With our smart maps and smart traffic products, we are a key enabler of various special analytics, leading to a lot of business intelligence, says Arnout Desmet, VP Maps, TomTom in an exclusive interview
Can you throw some light on TomTom’s path breaking innovations?
I can give you two examples of innovations. One is in the area of traffic and traveller services. We through the licensing of our maps and navigation software to multitude of customers get access to Big Data about where people drive, when do they drive and how fast they drive. We get this information from probe data, which we process in our TomTom data centres and infuse them with other information to make sense out of it in the form of real-time traffic and traveller information. For example, we can provide information on vehicle counts, information on average speed of vehicles – anytime of the day, any day of the week. We can also derive historical data that can be shared with authorities in context of smart cities. Real-time traffic information is used by lots of automotive partners and also authorities in context of their traffic control management.
Another area of innovation is in the domain of autonomous driving where we provide High Definition maps which are being used for accurate vehicle positioning. It also provides lot of context information that will help used cases around automated and autonomous driving. RoadDNA is our patented feature product that provides a highly compressed footprint of the environment around vehicle which allows very accurate positioning. The combination of High Definition maps and RoadDNA is a very important source of information for autonomous driving.
What has been your most recent product launch?
We have extended range of products as services to various industries. Our new product is On-Street Parking Service that provides indications on the probability of finding parking spots. It is time dependent and we derive the information from probe or GPS traces. The other product is High Definition maps that we are rolling out for major markets and also RoadDNA that we combine with High Definition maps.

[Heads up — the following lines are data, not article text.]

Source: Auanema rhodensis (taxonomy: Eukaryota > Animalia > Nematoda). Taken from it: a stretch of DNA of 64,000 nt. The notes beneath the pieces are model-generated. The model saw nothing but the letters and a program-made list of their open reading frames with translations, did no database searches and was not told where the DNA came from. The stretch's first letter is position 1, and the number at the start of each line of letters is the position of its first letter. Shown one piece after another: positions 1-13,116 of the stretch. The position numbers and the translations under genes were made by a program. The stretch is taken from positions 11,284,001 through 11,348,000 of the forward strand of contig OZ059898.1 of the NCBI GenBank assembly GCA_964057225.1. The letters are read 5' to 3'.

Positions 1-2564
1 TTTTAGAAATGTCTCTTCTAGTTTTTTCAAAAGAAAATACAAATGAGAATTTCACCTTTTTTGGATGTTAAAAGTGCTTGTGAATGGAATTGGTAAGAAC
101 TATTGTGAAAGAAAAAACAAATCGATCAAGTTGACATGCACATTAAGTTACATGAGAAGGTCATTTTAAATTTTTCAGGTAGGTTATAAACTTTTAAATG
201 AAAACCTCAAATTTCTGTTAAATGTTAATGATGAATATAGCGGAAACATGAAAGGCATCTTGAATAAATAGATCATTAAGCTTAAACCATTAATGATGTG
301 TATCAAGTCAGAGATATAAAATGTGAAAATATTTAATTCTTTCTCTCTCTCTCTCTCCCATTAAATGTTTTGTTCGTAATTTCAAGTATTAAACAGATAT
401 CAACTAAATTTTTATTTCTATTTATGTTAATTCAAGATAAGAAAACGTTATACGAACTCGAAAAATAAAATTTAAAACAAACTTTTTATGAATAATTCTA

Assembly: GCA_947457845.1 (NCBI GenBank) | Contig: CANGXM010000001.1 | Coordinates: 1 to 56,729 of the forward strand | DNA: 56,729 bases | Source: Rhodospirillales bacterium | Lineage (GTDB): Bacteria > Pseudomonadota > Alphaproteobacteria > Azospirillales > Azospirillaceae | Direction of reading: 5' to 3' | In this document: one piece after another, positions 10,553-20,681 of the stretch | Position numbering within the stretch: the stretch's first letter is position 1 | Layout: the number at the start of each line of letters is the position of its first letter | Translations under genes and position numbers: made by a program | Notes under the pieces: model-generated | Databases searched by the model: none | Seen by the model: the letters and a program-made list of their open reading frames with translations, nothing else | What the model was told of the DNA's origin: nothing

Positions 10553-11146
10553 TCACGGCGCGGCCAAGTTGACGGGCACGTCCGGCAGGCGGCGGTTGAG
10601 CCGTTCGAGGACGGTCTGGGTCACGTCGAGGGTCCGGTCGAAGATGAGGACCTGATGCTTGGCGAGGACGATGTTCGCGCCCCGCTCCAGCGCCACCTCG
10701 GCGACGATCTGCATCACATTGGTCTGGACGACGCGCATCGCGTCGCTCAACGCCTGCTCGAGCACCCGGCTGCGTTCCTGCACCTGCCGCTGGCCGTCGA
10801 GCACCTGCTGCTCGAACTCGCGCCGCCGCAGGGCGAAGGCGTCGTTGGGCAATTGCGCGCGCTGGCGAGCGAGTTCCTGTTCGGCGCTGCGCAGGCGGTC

What are your recent tie-ups and collaborations?
Our recent collaboration has been with ZENRIN, Japan’s leading mapping and navigation company. We announced a broad ranging partnership with them for traffic and maps in the country and outside.
Location has become the buzz word and is paving the way to faster growth in businesses. What is your take on it and what is your business model?
Location as a dimension is prevalent in all aspects of life. It is very important for TomTom but also for user community. With our smart maps and smart traffic products, we are a key enabler of various special analytics, leading to a lot of business intelligence. With these products, we can enable enterprises and governments to add location intelligence to their understanding that will help them in their services, products and improve competitiveness of enterprises. Business model depends upon market segment and used cases. In most cases, we apply our licensing model to a wide range of external partners.
Does TomTom provide data maps solutions separately? Where is the demand coming from?
We do both. We license our maps, software and services — live traffic services and traveller information services including parking availability, weather information and fuel prices. We provide these products as standalone products and they can be combined as well. For example, our navigation software is often combined with our maps and traffic information, and is a very powerful combined solution. We position these products in different market segments. We are active in automotive, government and enterprise segments. We are applying different business models to position these products separately or as packages.
Do you use crowdsourcing?
We are pioneers in crowdsourcing. We have been applying crowdsourcing for a long time. The products I mentioned, especially the traffic products are based on this technology. Basically, the GPS traces from mobile devices, portable devices, automotive systems, fleets, are all part of crowdsourcing. We also do active crowdsourcing in the sense we ask our customers to provide active feedback on maps or traffic incidents or events. All of this is part of the crowdsourcing approach. We are a heavy user of it for not only traffic and traveller information services but also maps.
What is the future of location intelligence?
To me, the future of location intelligence lies in embedding location as a component in all the services that are provided but making it to certain extent invisible. It should be made so integral part of the service that it leads to personalized service offering. Companies and authorities can derive a lot of value from location intelligence that can enable them in improving their service performance.